contacts of said relay, conductor 523, resistance 345 to battery. This circuit shunts the relay 330, and the latter releases to remove battery potential from the conductors 628 so that the trunk groups may be available for test at other line switch frames. Before relay 330 releases, however, to remove battery potential from conductor 110, the relay 514 closes a substitute circuit from the positive pole of battery 524, conductor 525, contacts of relay 514, conductor 526 to conductor 110. Thus battery potential is maintained on the test circuits of the selected trunk group until the connection to an idle trunk therein is completed. The operated trimk group relay 514 also completes a circuit for energizing the primary switch select magnet 222. This circuit may be traced from battery through the winding of said magnet, conductor 223, contacts of the vertical-group relay 419, conductor 441, contacts of relay 514 to ground. The magnet 222 operates and prepares the contacts in the horizontal row in which the selected line link 202 appears.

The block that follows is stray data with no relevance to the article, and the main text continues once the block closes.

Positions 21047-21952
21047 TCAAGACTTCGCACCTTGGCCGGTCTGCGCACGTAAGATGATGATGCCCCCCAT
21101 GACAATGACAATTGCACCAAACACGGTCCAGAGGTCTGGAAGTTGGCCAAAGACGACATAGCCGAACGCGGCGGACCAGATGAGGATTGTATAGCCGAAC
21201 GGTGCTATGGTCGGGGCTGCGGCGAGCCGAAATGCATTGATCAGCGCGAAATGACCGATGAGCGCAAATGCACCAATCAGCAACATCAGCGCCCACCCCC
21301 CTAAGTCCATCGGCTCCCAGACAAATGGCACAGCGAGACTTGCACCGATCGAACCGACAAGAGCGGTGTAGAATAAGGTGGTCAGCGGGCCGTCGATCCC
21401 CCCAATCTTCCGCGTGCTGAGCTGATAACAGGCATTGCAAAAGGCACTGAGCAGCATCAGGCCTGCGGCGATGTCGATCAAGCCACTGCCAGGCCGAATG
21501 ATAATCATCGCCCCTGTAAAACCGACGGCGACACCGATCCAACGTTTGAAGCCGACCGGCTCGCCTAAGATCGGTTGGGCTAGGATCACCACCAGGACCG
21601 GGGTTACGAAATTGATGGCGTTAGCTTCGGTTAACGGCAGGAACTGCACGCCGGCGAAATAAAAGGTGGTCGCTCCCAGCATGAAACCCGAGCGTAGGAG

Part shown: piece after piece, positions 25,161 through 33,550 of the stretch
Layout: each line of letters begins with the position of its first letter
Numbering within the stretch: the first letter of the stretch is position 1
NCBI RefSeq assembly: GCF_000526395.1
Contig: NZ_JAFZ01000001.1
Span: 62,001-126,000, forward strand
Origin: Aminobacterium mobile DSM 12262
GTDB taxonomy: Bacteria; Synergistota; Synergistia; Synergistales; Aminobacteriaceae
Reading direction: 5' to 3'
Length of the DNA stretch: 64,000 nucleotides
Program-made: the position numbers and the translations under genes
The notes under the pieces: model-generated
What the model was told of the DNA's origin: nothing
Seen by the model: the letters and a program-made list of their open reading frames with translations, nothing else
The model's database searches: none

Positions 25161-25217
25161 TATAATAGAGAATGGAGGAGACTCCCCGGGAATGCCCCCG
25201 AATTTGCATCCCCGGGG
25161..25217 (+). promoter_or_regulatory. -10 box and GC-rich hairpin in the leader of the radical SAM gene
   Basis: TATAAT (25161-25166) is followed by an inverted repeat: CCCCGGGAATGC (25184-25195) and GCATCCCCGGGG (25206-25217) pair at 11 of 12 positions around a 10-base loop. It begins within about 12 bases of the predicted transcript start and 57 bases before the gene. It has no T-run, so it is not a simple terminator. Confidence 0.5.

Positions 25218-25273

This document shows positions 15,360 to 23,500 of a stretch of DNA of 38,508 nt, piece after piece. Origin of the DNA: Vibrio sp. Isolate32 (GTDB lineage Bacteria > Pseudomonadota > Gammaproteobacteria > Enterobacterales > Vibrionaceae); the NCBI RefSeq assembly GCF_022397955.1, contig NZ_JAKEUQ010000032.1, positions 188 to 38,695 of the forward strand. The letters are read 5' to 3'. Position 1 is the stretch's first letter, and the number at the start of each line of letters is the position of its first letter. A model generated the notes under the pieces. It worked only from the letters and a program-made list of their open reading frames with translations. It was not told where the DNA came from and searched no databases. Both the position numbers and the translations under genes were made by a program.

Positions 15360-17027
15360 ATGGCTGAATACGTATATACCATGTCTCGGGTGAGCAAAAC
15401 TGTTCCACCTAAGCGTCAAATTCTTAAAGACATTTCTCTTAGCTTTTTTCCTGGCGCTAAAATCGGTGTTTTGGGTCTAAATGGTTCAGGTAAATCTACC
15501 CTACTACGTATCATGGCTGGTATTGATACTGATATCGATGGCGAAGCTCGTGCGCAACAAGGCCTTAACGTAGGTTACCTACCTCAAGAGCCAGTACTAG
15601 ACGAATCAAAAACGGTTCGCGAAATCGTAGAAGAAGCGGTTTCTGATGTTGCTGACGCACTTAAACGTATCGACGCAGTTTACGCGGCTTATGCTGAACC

Next, an idle one of the trunks in the chosen group isv selected for use. If all trunks in the group except those represented by relays and 126 are busy, one of these two trunks will be selected depending upon the phase of the impulse generator 124 at the time relay 514 is operated. If, following the operation of relay 514 an impulse appears on the No. 0 phase lead 136 prior to the appearance of an inpulse on the No. 1 phase lead 143, the trunk represented by relay 125, namely, trunk 233, is selected. The
positiveimpulse of phase No. on lead 133 is applied over conductor 133, resistor 133, normal contacts of relay 123 to the primary winding ing electrode 32| of the tube 322. This tube,
ionizes, and current flows from the positive pole of battery over conductor 323, winding of relay 523, anode 325, cathode 323 to the negative pole of battery 323. Current flowing through the common resistor 321 in the circuit of the control grid 635 alters the potential oirthe control grids of all other tubes to prevent a second one from operating. Relay 323 in operating closes an op-- erating circuit for the secondary switch hold magnet 223, which is individual to the selected idle trunk 233. This circuit may be traced from battery through the normal contacts of relay 333, conductor 333, operating winding of select magnet 233, conductor 223, contacts of relay 323, conductor 333, contacts of relay |3 to ground. I